Housebuilder Larkfleet Homes – winner of numerous awards including prestigious WhatHouse? Awards – has underlined its relationship with New College Stamford by donating a new model house to the establishment, following a similar donation to Greater Peterborough UTC.
The college offers a range of courses covering different construction industry skills, among them skilled trades such as brickwork, carpentry, electrical and plumbing. Courses take place in a new £3.5m, CITB-approved construction skills centre. The scale model is of a typical, timber-framed home designed to the latest standards, and can be assembled and disassembled by students following drawings provided with it.
Larkfleet Homes joint managing director Helen Hick says of the company’s donation: “It was a great pleasure to hand over the model house to New College Stamford and further strengthen our links with the college. At Larkfleet we believe it is vital to invest in the future of young people, especially those interested in a career in construction. The model house is just one more way in which we are supporting the next generation of construction professionals.”
Karl Barfoot of Kestrel Timber Frame, the company that designed and built the model, adds: “I’ve enjoyed collaborating with the college. It’s great to give something back and teach a new generation of construction workers with our model houses.”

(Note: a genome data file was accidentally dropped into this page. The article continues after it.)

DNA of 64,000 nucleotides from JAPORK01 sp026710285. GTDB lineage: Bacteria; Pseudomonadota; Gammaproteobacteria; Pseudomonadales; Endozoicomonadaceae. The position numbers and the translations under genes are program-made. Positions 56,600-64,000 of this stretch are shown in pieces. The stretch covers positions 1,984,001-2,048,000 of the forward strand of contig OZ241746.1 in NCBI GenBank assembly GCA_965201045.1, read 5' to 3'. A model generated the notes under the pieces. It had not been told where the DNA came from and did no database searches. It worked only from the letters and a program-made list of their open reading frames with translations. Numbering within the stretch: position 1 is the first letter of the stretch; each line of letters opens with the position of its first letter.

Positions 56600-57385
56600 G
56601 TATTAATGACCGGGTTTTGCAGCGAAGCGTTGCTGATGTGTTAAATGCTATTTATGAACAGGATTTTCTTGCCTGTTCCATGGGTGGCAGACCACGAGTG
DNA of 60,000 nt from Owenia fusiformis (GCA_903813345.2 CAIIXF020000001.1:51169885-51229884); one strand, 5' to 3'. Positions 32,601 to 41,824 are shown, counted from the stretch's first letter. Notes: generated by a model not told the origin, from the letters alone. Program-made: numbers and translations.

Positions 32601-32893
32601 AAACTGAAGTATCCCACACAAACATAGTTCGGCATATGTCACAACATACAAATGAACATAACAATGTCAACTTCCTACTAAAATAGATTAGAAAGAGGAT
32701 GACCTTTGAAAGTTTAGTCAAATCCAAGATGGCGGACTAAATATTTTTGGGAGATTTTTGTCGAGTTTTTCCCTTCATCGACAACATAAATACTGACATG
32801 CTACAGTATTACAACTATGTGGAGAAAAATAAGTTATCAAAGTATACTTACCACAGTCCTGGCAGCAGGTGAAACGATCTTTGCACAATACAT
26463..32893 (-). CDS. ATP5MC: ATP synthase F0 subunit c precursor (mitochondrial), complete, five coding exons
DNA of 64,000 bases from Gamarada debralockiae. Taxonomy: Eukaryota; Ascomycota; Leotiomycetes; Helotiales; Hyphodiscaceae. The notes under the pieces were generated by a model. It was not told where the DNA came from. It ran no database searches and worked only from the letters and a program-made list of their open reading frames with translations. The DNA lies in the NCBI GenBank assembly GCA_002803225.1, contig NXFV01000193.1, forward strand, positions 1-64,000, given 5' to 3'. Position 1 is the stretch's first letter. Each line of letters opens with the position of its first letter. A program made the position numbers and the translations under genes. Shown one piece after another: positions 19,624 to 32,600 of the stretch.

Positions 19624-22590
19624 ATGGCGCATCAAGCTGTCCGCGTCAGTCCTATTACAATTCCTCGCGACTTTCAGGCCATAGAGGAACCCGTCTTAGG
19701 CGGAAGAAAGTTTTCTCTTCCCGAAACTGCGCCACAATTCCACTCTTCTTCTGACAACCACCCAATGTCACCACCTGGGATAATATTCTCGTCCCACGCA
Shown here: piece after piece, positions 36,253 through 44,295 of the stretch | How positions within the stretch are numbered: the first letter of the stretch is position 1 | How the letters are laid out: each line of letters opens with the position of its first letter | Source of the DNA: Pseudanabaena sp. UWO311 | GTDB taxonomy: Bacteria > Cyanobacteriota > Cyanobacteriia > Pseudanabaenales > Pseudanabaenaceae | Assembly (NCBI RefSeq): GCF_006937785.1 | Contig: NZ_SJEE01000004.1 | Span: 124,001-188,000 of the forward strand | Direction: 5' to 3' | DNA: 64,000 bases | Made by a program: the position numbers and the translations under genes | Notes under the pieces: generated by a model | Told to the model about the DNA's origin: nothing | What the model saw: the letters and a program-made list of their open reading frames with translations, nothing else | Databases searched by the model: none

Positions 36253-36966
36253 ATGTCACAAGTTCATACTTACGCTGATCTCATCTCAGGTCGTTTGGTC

Janet Meenaghan, the principal at New College Stamford, who with head of construction at the college Richard Brickwood received the model at an official presentation ceremony, says: “New College Stamford greatly values its long-standing and positive relationship with Larkfleet Homes. Our students already benefit in many ways from the partnership, from apprenticeship training and work experience opportunities to site visits.
“We are delighted to receive Larkfleet’s gift of a scale model timber-framed house, designed and built to the latest, environmentally-friendly specifications. The model house is accompanied by a set of blueprints which will enable our students to take it apart and reassemble it. It will be a valuable addition to their learning programmes at college.”
Among the programme of projects that the model with be utilised in is one on communications, where a team of students holds the plans in one room and a member of the group has to convey instructions in person to another team looking after the model itself in a separate room, to see which teams finish the project correctly in the most efficient way.